Imaging Neural Circuits Underlying Learning and Behavior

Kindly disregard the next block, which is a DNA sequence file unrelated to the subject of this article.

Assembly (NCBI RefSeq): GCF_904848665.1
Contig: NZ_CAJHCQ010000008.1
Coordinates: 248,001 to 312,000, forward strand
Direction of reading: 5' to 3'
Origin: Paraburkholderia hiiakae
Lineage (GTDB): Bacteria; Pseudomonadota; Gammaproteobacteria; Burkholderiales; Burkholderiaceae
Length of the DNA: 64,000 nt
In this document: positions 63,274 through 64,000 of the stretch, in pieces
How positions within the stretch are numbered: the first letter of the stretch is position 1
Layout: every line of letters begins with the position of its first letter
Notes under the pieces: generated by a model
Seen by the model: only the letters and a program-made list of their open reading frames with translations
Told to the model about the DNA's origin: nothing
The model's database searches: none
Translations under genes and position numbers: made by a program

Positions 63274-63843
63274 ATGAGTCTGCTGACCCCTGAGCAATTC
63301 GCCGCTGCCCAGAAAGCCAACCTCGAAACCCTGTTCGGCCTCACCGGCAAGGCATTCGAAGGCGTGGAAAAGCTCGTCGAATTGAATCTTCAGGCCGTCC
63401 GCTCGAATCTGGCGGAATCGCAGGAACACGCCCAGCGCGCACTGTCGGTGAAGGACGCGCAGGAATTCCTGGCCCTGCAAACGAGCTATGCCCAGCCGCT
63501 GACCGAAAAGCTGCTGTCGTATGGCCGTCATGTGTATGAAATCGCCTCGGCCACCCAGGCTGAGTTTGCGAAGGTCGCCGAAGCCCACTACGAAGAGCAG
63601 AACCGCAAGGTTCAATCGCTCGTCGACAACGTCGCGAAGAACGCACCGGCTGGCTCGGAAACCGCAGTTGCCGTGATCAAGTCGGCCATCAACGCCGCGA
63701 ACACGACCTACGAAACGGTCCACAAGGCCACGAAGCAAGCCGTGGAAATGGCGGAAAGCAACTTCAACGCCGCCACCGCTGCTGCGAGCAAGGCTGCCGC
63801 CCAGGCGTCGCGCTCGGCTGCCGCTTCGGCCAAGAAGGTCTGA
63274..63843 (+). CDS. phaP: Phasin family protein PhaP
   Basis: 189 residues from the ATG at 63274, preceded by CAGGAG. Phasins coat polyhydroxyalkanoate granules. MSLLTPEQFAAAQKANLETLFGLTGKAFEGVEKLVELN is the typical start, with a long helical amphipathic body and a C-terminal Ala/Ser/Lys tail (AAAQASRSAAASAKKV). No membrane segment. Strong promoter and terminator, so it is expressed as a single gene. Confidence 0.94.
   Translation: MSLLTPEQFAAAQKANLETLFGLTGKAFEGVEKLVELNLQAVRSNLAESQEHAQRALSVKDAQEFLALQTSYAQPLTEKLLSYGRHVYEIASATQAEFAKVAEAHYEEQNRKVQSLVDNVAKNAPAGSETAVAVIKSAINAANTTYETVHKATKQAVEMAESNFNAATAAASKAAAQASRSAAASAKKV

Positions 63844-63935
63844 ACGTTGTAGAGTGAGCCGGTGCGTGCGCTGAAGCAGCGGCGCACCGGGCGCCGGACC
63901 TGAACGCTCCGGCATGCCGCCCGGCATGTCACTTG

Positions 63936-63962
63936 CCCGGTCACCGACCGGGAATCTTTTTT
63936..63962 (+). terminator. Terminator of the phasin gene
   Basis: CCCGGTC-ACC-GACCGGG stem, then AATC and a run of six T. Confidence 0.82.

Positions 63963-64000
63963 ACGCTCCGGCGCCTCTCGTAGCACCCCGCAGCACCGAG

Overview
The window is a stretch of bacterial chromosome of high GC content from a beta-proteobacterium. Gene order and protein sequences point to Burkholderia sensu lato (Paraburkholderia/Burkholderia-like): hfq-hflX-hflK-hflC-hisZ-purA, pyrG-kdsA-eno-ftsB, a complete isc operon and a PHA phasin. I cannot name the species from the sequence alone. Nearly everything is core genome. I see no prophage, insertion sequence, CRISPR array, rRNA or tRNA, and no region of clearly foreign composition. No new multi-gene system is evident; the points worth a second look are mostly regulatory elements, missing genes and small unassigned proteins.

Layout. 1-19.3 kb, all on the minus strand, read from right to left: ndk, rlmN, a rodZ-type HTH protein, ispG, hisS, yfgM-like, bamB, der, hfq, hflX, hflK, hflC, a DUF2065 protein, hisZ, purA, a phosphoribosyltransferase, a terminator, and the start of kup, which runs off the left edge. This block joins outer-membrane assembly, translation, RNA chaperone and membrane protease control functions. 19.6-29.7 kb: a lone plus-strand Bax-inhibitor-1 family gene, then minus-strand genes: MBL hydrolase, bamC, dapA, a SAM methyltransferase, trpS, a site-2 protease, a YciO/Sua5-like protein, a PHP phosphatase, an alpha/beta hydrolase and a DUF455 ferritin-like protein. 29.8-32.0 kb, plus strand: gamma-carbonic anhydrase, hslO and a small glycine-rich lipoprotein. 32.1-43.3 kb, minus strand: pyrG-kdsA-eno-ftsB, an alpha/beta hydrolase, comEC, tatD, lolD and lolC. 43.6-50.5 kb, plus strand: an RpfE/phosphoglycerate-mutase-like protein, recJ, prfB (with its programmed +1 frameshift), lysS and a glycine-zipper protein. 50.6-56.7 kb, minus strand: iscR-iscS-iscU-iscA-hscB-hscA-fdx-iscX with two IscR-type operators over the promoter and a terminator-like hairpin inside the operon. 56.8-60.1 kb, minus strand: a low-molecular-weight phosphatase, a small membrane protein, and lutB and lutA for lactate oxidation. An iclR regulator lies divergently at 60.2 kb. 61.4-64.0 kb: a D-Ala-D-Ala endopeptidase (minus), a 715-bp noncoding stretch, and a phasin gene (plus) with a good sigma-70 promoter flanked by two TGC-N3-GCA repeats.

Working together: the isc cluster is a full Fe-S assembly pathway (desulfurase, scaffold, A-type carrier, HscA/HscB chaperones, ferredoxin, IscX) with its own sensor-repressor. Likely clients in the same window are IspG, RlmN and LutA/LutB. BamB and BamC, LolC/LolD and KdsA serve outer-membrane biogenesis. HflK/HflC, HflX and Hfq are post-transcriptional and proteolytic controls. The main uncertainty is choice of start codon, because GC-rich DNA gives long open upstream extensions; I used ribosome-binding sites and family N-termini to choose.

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Sensory perception is context dependent and is likely modulated by task demands, learning and engagement to best serve specific goals of the organism. Sensory-driven behaviors also engage a cascade of cortical regions to process sensory input and generate motor output. To investigate the temporal dynamics of neural activity at this global scale, we have improved and integrated tools to perform functional imaging across large areas of cortex using a transgenic mouse expressing a fluorescent activity sensor. Imaging during an orientation discrimination task reveals a progression of activity in different cortical regions associated with different phases of the task. After cortex-wide patterns of activity are determined, we demonstrate the ability to select a region that displayed conspicuous responses for two-photon microscopy, and find that activity in populations of individual neurons in that region correlates with locomotion in trained mice. We also found that learning a visual discrimination reduced population activity in visual cortex. To further investigate this phenomenon, we used two-photon microscopy to image mice before or after they had learned a visual discrimination. We find that excitatory neurons in layer 2/3 show striking diversity in their temporal dynamics during the behavior and classify them into transient, sustained, and suppressed groups. Notably, these groups exhibit different visual tuning and modulation by locomotion. The functionally defined cell classes are also differentially modulated by training condition: showing both a cell class specific decrease in fraction responsive to visual stimuli after learning, and an increase in modulation by task engagement specific to trained animals. The characterization of pyramidal neuron subtypes in layer 2/3 of V1, and quantification of their distinct changes over learning, provides new insight into the circuit elements and pathways that enable goal-directed sensory processing. This dissertation includes published and unpublished co-authored material. This dissertation also includes four supplemental movies related to functional imaging techniques described in chapter II.